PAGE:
Baobabs and Barricades

A major expedition to survey arthropods is completed despite civil unrest.

Three months in the desert "spiny thicket" region of southwest Madagascar have convinced Academy entomologist Brian Fisher of one thing-he prefers rain forests. Intense heat fueled cravings for bottled water, since the area's drinking water is often brackish. The sun-scorched dry forests and succulent thickets do provide rewards for scientists though: 95% of the plant species in these habitats are found nowhere else in the world, and the arthropods-ants, beetles, butterflies, spiders, scorpions and other groups-have never before been studied.

With the country in political turmoil as a result of a disputed presidential election, Fisher's recent expedition to 19 sites faced daunting transportation challenges, including gasoline shortages. Upon leaving the dry forest region, they encountered dozens of barricades defended by armed men. Fortunately, Fisher's eight-member Malagasy team was allowed safe passage at each checkpoint.

Despite hardships, this first in-depth inventory of spiny thicket arthropods was a success. Most of the arthropods collected will be new to science. Though Fisher had no idea what to expect, he found 60 new ant species, including a new species in the genus Mystrium, the tribe of "Dracula ants." In 2000 Fisher discovered a new species of Dracula ants-dubbed by Fisher the missing link in ant evolution-in his favored wet and lush rain forests in eastern Madagascar.

The National Science Foundation provides funding for Brian Fisher and Charles Griswold's four-year survey of the dry forests of Madagascar--the largest arthropod inventory in the world. Fisher is training Malagasy scientists in collection and identification techniques and collaborates with Parc Tsimbazaza, a garden and museum that will store duplicate specimens once they are identified. Fisher also receives generous funding from the McBean Family Foundation. Institutional support from the California Academy of Sciences and the South African Museum has been crucial to the success of the project.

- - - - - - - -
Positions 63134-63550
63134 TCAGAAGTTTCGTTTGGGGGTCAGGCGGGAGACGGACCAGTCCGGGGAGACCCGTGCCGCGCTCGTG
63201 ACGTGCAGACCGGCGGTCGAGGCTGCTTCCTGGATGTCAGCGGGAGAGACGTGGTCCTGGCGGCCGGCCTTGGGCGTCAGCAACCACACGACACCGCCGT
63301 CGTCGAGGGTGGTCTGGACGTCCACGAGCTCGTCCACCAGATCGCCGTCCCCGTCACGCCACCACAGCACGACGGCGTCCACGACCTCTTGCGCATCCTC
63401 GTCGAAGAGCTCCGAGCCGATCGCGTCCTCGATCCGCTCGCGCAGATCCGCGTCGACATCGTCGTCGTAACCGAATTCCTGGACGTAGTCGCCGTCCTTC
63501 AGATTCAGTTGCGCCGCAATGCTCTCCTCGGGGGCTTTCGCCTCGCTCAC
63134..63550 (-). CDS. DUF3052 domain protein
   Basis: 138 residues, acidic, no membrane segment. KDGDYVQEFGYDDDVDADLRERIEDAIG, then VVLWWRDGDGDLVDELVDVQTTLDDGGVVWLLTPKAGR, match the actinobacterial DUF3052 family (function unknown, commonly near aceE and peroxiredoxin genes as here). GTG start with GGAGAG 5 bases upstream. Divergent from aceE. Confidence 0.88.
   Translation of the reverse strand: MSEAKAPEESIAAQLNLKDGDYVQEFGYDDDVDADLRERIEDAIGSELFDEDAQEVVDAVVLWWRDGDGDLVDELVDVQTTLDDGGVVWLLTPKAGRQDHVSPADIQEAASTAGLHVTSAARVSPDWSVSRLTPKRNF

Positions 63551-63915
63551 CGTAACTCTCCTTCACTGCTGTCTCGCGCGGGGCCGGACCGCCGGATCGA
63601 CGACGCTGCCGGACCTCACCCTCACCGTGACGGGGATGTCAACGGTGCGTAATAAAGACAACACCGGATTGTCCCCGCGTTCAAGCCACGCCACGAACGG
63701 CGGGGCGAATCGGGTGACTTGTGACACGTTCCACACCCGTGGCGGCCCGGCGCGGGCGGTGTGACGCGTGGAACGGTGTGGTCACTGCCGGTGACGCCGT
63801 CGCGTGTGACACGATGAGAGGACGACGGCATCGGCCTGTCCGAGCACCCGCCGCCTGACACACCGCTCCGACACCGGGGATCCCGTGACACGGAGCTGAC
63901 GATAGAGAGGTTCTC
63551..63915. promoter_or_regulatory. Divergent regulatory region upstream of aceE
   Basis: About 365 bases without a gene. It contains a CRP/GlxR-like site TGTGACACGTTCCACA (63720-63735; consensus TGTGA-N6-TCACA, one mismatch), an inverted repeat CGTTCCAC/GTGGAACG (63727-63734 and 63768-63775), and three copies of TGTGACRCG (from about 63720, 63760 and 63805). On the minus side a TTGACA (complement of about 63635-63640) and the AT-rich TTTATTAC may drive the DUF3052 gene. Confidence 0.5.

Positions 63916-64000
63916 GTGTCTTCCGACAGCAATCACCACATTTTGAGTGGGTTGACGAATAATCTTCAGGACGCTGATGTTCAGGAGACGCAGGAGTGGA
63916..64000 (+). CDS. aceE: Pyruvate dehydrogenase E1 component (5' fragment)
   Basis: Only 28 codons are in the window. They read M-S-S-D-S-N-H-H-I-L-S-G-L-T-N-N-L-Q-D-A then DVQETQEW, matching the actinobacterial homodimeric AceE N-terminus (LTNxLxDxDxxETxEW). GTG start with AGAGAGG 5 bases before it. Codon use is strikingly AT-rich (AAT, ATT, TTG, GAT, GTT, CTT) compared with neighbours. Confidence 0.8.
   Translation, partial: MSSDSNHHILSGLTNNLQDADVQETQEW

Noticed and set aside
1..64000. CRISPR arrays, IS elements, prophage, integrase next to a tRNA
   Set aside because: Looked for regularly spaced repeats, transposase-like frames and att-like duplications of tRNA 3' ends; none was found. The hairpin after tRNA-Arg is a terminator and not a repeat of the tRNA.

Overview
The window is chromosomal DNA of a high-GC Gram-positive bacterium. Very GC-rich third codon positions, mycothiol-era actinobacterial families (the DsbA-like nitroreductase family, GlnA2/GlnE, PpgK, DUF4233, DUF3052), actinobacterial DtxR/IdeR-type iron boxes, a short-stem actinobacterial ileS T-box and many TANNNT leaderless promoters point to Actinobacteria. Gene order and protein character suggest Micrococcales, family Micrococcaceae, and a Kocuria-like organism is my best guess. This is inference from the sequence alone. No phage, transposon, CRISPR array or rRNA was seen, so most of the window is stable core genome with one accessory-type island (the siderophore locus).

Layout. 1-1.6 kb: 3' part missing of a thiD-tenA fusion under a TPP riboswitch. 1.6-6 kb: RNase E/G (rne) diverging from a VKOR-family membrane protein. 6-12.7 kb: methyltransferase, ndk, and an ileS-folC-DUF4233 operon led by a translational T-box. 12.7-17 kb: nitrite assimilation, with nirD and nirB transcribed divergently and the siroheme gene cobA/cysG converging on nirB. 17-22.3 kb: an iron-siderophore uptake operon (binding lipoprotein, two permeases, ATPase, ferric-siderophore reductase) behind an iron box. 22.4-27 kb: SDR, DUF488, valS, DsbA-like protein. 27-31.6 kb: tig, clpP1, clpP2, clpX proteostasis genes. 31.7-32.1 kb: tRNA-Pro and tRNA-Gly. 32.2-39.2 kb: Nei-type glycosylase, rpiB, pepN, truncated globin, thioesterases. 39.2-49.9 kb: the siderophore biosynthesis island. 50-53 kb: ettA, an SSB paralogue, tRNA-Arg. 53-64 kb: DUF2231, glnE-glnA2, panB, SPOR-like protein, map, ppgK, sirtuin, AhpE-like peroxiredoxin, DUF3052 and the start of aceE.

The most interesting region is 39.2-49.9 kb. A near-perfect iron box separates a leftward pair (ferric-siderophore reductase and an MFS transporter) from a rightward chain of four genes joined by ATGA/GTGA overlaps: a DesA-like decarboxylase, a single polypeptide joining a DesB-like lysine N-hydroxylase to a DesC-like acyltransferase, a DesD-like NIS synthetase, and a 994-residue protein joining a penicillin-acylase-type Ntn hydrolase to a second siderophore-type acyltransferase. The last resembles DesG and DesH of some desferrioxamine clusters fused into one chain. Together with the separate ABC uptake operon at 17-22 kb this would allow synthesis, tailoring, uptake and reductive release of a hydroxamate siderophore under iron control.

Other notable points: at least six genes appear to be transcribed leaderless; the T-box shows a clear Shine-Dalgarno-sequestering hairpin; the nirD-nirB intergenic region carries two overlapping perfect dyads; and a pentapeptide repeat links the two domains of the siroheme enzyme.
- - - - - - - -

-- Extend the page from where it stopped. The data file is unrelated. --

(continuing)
The Madagascar project is supported in part by generous grants from the McBean Family Foundation.

Baobab tree. Photo: Brian Fisher
Having manually pulled the vehicle from the mud, the team continued looking for forest near Lake Ihotry (but never finding it). Photo: Brian Fisher
Cooking goat at our team farewell celebration.
Photo: Brian Fisher

Team photo at coast in Cape St. Marie.
Photo: Brian Fisher
Aphaenogaster swammerdami, the dominant ant of the southwest carrying a millipede. Photo: Brian Fisher

Zebu oxcart transport pulling supplies out of Mandraré River. Photo: Brian Fisher

Leaf litter extraction lab. Photo: Brian Fisher

Malaise trap in spiny bush. The spiny forest is usually 3 to 6 m in height. Photo: Brian Fisher

Porters from local village of Marovato assisting team. Photo: Brian Fisher

The expedition team descending humid forests down into the dry forests of the southwest.
Photo: Brian Fisher

Coastal landscape with spiny bush. Photo: Brian Fisher

Spiny bush with flowering Pachypodium.
Photo: Brian Fisher